Editor’s Note: Tom Beutel, a regular contributor to PeaceSigns, is Professor Emeritus of Computer Science at Mount Vernon Nazarene University in Mount Vernon, Ohio. Balancing Acts is a monthly feature of PeaceSigns and appears the second week of each month.
by Tom Beutel
Do your best to present yourself to God as one approved by him, a worker who has no need to be ashamed, rightly explaining the word of truth.
2 Timothy 2:15 (NRSV)
Disagreements among Christians often originate when individuals or groups interpret the Bible differently. Differences arise for many reasons: lack of understanding of the context of the passage, personal “filters” we bring to reading scriptures, and possibly even different translations.
Gordon Fee and Douglas Stuart in their book How to Read the Bible for All Its Worth emphasize that
the Bible was not written directly for us. It was written using language, ideas, and cultural and historical specifics related to the author and intended audience. Nevertheless, the stories, principles, and revelations contained in the Bible are applicable to us in the current day; that is, the Bible has both historical particularity and eternal relevance.
Understanding what a portion of scripture means is a two-step process:
- exegesis: understanding what the text meant “there and then,” given its genre, historical and cultural context, vocabulary, thought patterns, content and literary context. Reference material such as a good Bible dictionary must be used for history and culture (unless one is an expert in such matters.) Literary context considers words in sentences, as well as text that precedes and follows. A key question is “What’s the point.
- hermeneutics: understanding what the text means in the current time and culture, “here and now.” Proper hermeneutics depends on good exegesis. “A text cannot mean what it never meant.” (Fee and Stuart) In applying the text to the current day consider:
An important element in understanding scripture is allowing ourselves to be guided by the Holy Spirit. But, this requires some care if we are to avoid imprinting our own ideas on a text and claiming that the Holy Spirit has revealed a particular understanding.
According to the NIV Study Bible, “The teaching ministry of the Holy Spirit (what is commonly called illumination) does not involve revelation of new truth or the explanation of all difficult passages of Scripture to our satisfaction. Rather, it is the development of the capacity to appreciate and appropriate God’s truth already revealed.” ( a study note on I John 2:27, italics added)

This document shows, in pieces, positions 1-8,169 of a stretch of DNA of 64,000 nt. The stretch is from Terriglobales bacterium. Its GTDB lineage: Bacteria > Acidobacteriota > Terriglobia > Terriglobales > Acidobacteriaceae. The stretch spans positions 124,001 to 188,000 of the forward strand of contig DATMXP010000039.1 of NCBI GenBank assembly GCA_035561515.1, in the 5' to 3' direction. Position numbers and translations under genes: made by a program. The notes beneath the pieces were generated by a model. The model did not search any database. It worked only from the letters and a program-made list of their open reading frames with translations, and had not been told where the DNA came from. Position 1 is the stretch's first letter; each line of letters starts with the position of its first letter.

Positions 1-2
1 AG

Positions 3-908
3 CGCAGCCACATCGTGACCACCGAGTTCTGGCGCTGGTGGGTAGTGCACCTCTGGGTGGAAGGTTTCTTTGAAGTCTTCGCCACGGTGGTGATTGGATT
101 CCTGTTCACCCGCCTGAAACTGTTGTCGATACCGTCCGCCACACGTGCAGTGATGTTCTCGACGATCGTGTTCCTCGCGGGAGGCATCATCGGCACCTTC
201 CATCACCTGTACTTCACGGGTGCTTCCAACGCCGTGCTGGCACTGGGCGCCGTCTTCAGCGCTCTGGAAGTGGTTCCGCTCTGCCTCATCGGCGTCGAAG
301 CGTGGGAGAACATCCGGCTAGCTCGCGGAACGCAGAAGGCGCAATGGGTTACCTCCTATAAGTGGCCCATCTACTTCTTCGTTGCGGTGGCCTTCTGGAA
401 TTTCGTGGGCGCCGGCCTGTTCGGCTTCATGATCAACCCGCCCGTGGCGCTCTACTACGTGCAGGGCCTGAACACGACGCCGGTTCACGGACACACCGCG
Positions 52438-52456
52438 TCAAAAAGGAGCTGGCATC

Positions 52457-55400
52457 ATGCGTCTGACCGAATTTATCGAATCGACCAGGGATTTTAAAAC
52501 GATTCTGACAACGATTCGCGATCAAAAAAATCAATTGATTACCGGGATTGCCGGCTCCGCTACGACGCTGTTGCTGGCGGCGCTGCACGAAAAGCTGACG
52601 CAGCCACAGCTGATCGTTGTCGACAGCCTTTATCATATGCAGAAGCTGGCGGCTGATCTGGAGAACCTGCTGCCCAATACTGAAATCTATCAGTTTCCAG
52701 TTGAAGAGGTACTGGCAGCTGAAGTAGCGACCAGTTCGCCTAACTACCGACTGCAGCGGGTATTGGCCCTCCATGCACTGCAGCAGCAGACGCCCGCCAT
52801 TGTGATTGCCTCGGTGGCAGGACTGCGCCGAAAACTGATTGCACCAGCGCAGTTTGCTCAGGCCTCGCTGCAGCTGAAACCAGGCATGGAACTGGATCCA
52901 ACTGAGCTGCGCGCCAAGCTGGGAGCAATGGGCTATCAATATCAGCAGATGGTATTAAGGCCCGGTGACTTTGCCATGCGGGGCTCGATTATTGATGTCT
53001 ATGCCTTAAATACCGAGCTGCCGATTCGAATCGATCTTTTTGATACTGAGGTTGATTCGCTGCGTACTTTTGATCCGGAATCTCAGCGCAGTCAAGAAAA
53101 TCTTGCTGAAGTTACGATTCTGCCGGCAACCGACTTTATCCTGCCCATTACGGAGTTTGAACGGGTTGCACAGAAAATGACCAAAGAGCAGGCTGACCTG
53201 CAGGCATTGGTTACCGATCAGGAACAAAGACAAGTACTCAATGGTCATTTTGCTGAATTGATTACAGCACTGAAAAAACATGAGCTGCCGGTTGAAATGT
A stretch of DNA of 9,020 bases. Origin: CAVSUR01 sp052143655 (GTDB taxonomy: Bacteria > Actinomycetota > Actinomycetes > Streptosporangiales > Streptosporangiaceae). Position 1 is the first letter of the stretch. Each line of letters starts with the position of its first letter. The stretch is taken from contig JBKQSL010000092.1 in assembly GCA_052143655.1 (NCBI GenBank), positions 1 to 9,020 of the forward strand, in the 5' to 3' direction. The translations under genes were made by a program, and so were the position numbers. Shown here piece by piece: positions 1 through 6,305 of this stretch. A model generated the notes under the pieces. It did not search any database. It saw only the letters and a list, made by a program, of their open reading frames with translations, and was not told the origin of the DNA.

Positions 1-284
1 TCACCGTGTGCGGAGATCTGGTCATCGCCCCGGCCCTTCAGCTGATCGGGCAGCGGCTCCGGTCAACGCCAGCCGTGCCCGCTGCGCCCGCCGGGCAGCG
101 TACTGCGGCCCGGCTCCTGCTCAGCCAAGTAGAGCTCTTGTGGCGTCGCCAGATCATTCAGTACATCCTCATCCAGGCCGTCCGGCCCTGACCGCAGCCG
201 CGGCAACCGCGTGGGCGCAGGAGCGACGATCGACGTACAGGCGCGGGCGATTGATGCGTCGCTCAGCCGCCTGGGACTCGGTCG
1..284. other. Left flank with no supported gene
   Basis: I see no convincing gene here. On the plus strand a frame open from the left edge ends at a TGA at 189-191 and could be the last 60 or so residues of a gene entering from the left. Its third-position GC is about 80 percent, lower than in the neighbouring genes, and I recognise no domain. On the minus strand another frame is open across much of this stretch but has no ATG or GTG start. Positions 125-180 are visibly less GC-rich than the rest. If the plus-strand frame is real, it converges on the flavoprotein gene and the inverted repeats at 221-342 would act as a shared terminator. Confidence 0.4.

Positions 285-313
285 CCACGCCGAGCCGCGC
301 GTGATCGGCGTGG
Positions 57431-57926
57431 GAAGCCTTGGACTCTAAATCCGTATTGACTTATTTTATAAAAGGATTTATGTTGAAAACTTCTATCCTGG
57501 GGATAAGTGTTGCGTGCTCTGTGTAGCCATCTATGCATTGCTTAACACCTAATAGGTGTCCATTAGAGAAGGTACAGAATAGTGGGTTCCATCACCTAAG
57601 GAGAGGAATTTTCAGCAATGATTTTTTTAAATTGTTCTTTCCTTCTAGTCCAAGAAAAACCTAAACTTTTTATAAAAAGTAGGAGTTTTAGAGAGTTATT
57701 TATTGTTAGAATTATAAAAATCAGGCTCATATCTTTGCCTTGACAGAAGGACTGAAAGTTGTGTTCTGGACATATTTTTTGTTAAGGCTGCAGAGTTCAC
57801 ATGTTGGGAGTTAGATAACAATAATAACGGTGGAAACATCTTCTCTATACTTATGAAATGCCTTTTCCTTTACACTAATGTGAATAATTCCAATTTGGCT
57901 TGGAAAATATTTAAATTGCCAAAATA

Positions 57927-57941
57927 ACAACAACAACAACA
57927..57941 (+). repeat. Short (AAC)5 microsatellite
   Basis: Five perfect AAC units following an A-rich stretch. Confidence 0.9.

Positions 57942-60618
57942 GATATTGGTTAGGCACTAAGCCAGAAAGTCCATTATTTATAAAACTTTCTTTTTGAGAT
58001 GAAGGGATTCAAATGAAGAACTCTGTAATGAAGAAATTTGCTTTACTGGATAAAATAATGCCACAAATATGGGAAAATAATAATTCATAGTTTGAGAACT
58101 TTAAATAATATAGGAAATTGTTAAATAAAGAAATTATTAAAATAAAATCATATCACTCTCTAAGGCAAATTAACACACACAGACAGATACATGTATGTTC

As we work at understanding what a text meant “there and then,” it is important to remember that different parts of the Bible use different literary forms: narrative history, genealogies, chronicles, laws, poetry, proverbs, prophecy, biographical sketches, parables, letters, sermons, and apocalypses. (Fee and Start). Proper understanding requires taking genre into account. A narrative history typically follows people and events over a period of time, while a letter typically focuses on a specific problem or set of problems. Poetry expresses the thoughts and feelings of the poet while a sermon or a proverb is intended to teach a lesson.
Finally, in applying texts to the current day (hermeneutics) we sometimes run into situations where the original meaning may be limited to the original historical and cultural context. But one must be careful in making this judgment. Here are several considerations to see if a text has present day relevance. (Fee and Stuart in the context of understanding the Epistles, thus their emphasis on the New Testament.)
(1) Is the text part of the central core message of the Bible or dependent on or peripheral to it?
(2) Is the issue in the text one which the New Testament sees as inherently moral or not?
(3) Is the issue in the text one for which there is a uniform and consistent witness throughout the New Testament?
(4) Is the text a general principle or an application of a principle to a specific situation?
(5) Is the issue in the text one for which there was only a single cultural option?
Women’s roles in the church. This issue would be seen as culturally relative since: it is not inherent in the core message of the Bible as a whole (human sin, God’s love, redemption through Christ, etc.); it is not treated uniformly in Scripture (women have leadership roles in some places, and seem to be denied them in others); it is probably a specific situation in Paul’s letters responding to problems reported to him; and there was only one cultural option open to Paul – in his time women were considered inferior to men, did not receive education, etc.
Divorce (and remarriage). This issue would not be seen as culturally relative, but as applicable to all time (eternal relevance) since: it is inherent in Biblical idea of covenant and is representative of the relationship between Christ and the church; the New Testament (including the teachings of Jesus) see it as a moral issue; the New Testament is consistently opposed to divorce; it is a general principle, not an application to a specific marriage; it was not the only option as divorce was allowed in Biblical cultures.
Here are links to some resources related to Biblical interpretation:
How to Read the Bible for All Its Worth, Fee and Stuart, Zondervan, 2003: http://www.amazon.com/How-Read-Bible-All-Worth/dp/0310246040
Eerdmans Dictionary of the Bible: http://www.amazon.com/Eerdmans-Dictionary-Bible-David-Freedman/dp/0802824005
The Holy Spirit and Hermeneutics, Daniel B. Wallace: https://bible.org/article/holy-spirit-and-hermeneutics
Bible Gateway for Online Bible Translations: https://www.biblegateway.com/